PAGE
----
James Litwin, vice president of construction for Harbor Bay, thinks future residents will love having all that wood around. Natural materials answer a cultural yearning for contact with something real in a digital world, he said.
“We’re human, we’re not cyborgs,’’ he said. “Come here, you’ll feel like a human.”
Such language may sound like marketing, but there’s undeniable beauty in seeing the raw materials come together.
On Tuesday, the construction site had the pleasant feel of a gigantic woodshop, minus the sawdust, because any trimming and assembly of timbers and steel connection parts occurs at a staging area a few miles away in the St. Clair Superior neighborhood.
Up on the seventh floor, in a stiff wind and bright sunlight, union carpenters used a portable steel gantry crane mounted on wheels to lift 14-by-14-inch columns into place, while a tower crane raised beams spanning between the columns.
Each length of timber had steel plates or bracket-like “haunches” at the ends, which slipped neatly onto bolts attached to previously assembled members. Once the carpenters guided the big pieces together by hand, they secured the steel connections by slipping on washers and nuts, tightening them first with their fingers, then with wrenches.
(The bolted connections are later encased in concrete, making them impossible to loosen, Whelan said).
The carpenters made the process look easy and quick, like assembling a big piece of D-I-Y furniture, even in gusts up to 35 mph. And that, Litwin said, illustrates another virtue of mass timber: Intro is going up about 25 percent faster than typical concrete or steel construction.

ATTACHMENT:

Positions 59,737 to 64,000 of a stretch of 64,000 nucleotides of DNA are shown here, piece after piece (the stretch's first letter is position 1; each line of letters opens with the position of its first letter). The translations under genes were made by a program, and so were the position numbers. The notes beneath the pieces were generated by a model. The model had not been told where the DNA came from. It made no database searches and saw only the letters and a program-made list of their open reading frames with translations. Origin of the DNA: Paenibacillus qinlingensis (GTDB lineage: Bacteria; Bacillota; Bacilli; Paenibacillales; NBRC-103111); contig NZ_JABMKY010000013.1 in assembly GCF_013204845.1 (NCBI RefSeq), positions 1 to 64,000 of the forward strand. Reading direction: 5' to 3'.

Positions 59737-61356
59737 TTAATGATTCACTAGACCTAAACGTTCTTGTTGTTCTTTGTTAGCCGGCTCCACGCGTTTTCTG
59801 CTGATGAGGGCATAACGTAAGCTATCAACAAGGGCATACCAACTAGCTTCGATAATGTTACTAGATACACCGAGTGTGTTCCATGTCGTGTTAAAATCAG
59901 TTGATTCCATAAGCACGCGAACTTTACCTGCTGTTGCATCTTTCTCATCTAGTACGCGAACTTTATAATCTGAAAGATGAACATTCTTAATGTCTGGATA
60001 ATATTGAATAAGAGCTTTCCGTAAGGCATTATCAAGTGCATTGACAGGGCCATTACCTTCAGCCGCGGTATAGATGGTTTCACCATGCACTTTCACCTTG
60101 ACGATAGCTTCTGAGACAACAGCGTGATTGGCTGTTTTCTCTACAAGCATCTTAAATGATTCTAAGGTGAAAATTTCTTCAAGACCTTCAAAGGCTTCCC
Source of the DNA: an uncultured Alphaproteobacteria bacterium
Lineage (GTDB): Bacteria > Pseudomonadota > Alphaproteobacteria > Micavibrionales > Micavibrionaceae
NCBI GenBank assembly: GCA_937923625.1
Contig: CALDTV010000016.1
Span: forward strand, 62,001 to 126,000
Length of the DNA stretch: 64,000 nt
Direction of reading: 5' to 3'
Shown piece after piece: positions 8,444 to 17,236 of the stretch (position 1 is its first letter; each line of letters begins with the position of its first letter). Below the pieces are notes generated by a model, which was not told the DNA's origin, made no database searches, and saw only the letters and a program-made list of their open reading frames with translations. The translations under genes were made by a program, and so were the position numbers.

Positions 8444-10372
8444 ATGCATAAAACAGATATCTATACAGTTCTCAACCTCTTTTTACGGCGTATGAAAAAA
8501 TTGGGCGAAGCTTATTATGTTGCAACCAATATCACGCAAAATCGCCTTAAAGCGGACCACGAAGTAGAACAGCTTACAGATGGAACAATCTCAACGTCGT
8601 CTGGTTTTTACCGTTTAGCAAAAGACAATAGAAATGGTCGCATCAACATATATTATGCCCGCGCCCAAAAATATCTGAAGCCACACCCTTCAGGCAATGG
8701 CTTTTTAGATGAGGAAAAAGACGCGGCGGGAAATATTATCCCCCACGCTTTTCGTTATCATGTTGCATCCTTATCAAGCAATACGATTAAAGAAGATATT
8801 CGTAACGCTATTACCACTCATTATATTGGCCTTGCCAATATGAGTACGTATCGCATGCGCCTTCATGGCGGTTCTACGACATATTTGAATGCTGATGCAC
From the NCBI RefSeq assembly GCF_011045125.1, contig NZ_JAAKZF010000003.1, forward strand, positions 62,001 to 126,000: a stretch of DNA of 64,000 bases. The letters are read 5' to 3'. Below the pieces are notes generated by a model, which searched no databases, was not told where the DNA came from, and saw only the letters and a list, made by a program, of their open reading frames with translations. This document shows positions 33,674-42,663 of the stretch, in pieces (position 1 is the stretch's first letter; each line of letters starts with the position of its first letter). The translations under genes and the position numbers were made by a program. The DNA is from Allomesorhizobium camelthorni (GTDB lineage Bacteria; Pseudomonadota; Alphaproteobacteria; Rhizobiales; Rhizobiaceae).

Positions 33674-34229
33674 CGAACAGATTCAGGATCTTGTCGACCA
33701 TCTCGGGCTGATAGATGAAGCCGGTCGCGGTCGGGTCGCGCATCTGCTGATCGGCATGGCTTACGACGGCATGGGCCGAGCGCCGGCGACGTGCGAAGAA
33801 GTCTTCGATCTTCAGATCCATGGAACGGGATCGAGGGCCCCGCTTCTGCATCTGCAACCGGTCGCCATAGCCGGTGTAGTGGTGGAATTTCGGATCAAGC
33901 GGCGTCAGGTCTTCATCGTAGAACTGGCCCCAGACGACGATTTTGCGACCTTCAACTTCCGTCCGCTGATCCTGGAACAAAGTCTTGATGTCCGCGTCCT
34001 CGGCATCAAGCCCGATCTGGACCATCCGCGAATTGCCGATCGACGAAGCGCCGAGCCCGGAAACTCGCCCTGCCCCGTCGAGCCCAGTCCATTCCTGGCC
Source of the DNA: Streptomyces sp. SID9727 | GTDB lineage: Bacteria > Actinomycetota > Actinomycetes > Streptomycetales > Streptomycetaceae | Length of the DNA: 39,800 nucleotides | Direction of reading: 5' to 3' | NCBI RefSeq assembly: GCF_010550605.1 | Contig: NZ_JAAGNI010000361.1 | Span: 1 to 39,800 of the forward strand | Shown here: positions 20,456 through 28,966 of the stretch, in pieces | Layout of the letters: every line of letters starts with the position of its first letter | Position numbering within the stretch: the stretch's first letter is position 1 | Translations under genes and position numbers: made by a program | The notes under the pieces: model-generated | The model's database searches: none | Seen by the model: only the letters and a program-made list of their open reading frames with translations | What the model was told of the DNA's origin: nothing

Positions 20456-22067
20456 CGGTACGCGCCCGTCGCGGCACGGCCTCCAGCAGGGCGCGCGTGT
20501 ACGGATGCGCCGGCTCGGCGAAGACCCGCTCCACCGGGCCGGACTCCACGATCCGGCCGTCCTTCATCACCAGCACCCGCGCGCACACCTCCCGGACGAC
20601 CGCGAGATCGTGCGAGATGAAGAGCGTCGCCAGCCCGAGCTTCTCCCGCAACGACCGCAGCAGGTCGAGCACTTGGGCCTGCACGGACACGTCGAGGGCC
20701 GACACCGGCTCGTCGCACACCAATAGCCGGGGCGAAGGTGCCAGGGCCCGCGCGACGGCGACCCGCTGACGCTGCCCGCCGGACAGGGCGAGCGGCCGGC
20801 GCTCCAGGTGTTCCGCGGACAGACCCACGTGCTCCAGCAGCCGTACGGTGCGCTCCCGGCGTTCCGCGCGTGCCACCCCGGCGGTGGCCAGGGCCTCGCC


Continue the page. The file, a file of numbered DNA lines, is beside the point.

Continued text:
Structural pieces fit together quickly, and it’s much simpler to attach plumbing, air-conditioning equipment, and other architectural viscera to wood than to other structural materials, he said.
“You could put on a blindfold, take a No. 10 screw in a screw gun, and stick it up in the air and you’re going to hit something that you’re going be able to bite into,’’ Litwin said. “Our plumbers and HVAC subs are thrilled with this.”
On the Intro job, mass timber costs about $38 a square foot in comparison to $35 for concrete, Litwin said. But the speed of construction is making up for the higher cost.
Harbor Bay chose to have its mass timber components manufactured and shipped via containers from Binderholz GmbH, based in Fügen in the Tirol region of Austria. Even with shipping, the price was lower than in America, where the industry is younger and can’t yet match the efficiency and capacity of older European firms, Litwin and Whelan said.
Intro is intended to be the first phase of a project that could involve a second-phase office tower immediately south of the nine-story apartment building.
Uncertainties caused by the coronavirus pandemic persuaded Whelan to hold off on the next building until he’s sure there’s demand for office space or more residential units. Whatever Harbor Bay decides, Whelan said he wants to go even higher than the 10 stories originally planned for the second building.
“We’re comfortably able to push the limits on that second building, most likely in the mid-teens,’’ he said.
And Litwin vows that given what Harbor Bay has learned in its first outing with mass timber, construction will go even faster than the 21-month schedule estimated for Intro.
Of course, it remains to be seen whether, when, and how quickly the next building goes up. For now, Intro is a reminder that in a material world, what a building is made of can say a lot about the values — environmental, aesthetic and, even psychological — that led to its construction.